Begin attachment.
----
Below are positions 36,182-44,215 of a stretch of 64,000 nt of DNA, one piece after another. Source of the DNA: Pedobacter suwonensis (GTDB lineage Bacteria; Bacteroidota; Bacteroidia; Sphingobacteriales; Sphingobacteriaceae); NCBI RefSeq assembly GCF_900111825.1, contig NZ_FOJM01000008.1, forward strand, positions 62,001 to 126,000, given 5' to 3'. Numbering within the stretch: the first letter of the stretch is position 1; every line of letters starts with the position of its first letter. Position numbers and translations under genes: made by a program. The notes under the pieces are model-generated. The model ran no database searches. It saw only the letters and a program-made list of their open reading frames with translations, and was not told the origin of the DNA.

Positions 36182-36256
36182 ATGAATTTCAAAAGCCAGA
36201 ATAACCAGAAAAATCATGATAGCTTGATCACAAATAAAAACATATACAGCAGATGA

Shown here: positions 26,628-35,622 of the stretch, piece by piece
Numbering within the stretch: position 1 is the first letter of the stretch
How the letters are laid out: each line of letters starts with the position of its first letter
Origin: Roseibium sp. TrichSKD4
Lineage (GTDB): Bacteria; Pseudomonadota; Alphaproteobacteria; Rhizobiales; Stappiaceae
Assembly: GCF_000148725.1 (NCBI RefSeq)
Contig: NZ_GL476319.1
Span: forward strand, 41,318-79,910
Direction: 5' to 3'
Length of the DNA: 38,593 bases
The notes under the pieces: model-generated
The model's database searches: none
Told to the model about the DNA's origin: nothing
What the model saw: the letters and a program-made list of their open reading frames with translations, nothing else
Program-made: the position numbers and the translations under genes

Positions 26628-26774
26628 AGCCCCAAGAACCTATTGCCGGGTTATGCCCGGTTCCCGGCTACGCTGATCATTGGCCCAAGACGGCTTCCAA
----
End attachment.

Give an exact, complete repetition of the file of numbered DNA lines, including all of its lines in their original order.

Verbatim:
Below are positions 36,182-44,215 of a stretch of 64,000 nt of DNA, one piece after another. Source of the DNA: Pedobacter suwonensis (GTDB lineage Bacteria; Bacteroidota; Bacteroidia; Sphingobacteriales; Sphingobacteriaceae); NCBI RefSeq assembly GCF_900111825.1, contig NZ_FOJM01000008.1, forward strand, positions 62,001 to 126,000, given 5' to 3'. Numbering within the stretch: the first letter of the stretch is position 1; every line of letters starts with the position of its first letter. Position numbers and translations under genes: made by a program. The notes under the pieces are model-generated. The model ran no database searches. It saw only the letters and a program-made list of their open reading frames with translations, and was not told the origin of the DNA.

Positions 36182-36256
36182 ATGAATTTCAAAAGCCAGA
36201 ATAACCAGAAAAATCATGATAGCTTGATCACAAATAAAAACATATACAGCAGATGA

Shown here: positions 26,628-35,622 of the stretch, piece by piece
Numbering within the stretch: position 1 is the first letter of the stretch
How the letters are laid out: each line of letters starts with the position of its first letter
Origin: Roseibium sp. TrichSKD4
Lineage (GTDB): Bacteria; Pseudomonadota; Alphaproteobacteria; Rhizobiales; Stappiaceae
Assembly: GCF_000148725.1 (NCBI RefSeq)
Contig: NZ_GL476319.1
Span: forward strand, 41,318-79,910
Direction: 5' to 3'
Length of the DNA: 38,593 bases
The notes under the pieces: model-generated
The model's database searches: none
Told to the model about the DNA's origin: nothing
What the model saw: the letters and a program-made list of their open reading frames with translations, nothing else
Program-made: the position numbers and the translations under genes

Positions 26628-26774
26628 AGCCCCAAGAACCTATTGCCGGGTTATGCCCGGTTCCCGGCTACGCTGATCATTGGCCCAAGACGGCTTCCAA